We economics writers can be an excitable bunch, eager to draw big conclusions from thin data. Huge monthly job gains of more than 200,000 like we saw this winter? The economy is finally achieving liftoff! A piddling 88,000 added in March? It's falling off a cliff!
But there's been a surprisingly consistent theme through the last three years: Any attempt to divine a meaningful change in the pace of the expansion has turned out to be wrong. There have been no double dips into recession, despite a clockwork-like speculation that there will be whenever a couple of months of soft data come out. There has been no speedup into a full-throated growth that would bring us back to a strong economy.
In April, the United States added 165,000 jobs. Over the last 12 months, it has averaged 168,000 a month. Over the last 24 months, it has averaged 184,000. Over the last 36 months, it has averaged 162,000. For three years straight, any variation from the basic trend has been offset by a variation in the other direction in the following months.
Similarly, the unemployment rate has been moving downward glacially but consistently. This time three years ago, the jobless rate was 9.9 percent, which fell to 9 percent in April 2011, 8.1 percent in April 2012, and now 7.5 percent in April 2013. Part of the drop is due to people leaving the labor force entirely, and the pace of decline is too slow if you are among the 12 million unemployed. But it is also steady.
These are exactly the trends you would expect to see in an economy expanding at a 1.5 percent to 2 percent annual rate, which is what has been happening. There is no disconnect between what the jobs surveys are telling us about the recovery and what other surveys are showing.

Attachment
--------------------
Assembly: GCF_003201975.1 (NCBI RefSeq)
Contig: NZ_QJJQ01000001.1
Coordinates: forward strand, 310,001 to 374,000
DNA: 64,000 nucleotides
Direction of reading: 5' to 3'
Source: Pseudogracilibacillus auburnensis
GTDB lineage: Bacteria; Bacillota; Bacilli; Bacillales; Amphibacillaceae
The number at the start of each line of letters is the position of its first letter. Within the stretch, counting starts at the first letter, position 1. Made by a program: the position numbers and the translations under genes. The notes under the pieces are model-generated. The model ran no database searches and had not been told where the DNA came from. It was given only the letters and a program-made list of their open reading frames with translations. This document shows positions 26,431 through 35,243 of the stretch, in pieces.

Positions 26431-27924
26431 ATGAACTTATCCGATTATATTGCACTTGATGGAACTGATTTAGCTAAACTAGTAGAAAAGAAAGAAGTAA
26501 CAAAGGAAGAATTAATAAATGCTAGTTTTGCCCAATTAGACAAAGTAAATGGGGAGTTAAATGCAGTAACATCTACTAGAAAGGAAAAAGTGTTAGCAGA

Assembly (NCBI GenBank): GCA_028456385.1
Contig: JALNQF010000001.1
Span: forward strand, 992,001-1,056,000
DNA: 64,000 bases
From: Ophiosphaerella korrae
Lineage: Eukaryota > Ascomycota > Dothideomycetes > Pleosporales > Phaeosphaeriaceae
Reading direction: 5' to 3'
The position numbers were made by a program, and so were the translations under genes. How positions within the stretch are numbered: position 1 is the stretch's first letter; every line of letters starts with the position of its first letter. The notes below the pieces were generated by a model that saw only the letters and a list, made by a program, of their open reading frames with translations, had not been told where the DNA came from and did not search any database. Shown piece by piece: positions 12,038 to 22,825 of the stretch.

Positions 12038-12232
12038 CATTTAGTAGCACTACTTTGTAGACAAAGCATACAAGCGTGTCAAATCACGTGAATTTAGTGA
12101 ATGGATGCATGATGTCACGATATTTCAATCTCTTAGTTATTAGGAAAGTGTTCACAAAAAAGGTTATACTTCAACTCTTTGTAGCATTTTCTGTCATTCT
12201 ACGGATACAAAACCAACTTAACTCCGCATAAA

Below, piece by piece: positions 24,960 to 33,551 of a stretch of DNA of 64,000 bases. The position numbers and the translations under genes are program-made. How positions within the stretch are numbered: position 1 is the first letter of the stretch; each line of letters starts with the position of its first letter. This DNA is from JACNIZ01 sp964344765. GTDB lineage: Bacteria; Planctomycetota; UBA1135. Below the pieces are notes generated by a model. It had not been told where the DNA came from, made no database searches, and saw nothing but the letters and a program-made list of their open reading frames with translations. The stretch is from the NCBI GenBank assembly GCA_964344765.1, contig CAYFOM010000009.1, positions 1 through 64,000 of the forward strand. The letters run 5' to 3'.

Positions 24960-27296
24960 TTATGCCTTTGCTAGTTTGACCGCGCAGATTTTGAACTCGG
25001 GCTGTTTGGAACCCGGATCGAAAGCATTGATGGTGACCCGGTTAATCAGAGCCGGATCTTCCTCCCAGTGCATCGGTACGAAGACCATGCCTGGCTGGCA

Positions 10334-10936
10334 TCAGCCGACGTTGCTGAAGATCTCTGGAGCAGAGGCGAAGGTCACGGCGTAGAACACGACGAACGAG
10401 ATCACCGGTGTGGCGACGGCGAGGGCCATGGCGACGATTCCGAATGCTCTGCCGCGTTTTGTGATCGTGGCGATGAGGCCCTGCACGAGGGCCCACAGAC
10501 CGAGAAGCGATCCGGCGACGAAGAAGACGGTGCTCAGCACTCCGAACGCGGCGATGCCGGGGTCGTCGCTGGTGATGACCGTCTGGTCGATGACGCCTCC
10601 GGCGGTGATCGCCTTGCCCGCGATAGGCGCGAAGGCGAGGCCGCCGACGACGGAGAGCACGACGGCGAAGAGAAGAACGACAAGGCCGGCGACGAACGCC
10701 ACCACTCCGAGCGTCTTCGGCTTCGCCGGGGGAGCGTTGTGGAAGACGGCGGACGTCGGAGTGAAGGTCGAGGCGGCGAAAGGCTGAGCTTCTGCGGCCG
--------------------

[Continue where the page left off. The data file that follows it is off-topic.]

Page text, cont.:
What to make of it all? This kind of growth cannot boost the economy toward full employment in the near future. If this keeps up, no one will be singing "Happy Days Are Here Again" anytime soon. If you're living in Britain or most of continental Europe or Japan, the U.S. track record is one to envy, but we Americans have higher expectations for how our economy ought to perform.
Second, the fact that the overall job growth numbers have been so stable does not mean there isn't some real churn in the U.S. workforce. In the earliest phase of the recovery, manufacturing jobs were a major driver of job creation, but that didn't turn out to be a longer-term trend; it was only a partial reversal of the steep declines of the recession. Now, job creation is entirely confined to the services sector: Last month, manufacturing had no net change in employment, construction lost 6,000 jobs, and even mining and logging was a net negative.
Government employment, meanwhile, stayed on its long swoon. There were declines in federal government jobs excluding the post office (down 4,900 positions), the postal service (down 3,500), in state government (down 1,000) and in local government (down 2,000). Those numbers aren't huge in a country of 160 million workers, but they are a sign that austerity is biting at all levels of government.
That leaves one sector to fuel the job creation train: private-sector services. In April, there were strong gains in leisure and hospitality, retail jobs and professional and business services. And health care has been a mainstay of the expansion.
This isn't a good economy. By a lot of measures it's terrible. Still, we should note what we have achieved: a durable kind of recovery that, if it can go for several more years, will eventually get us out of the muck. But it is also slow enough that the human toll of the crisis will be long and enormous.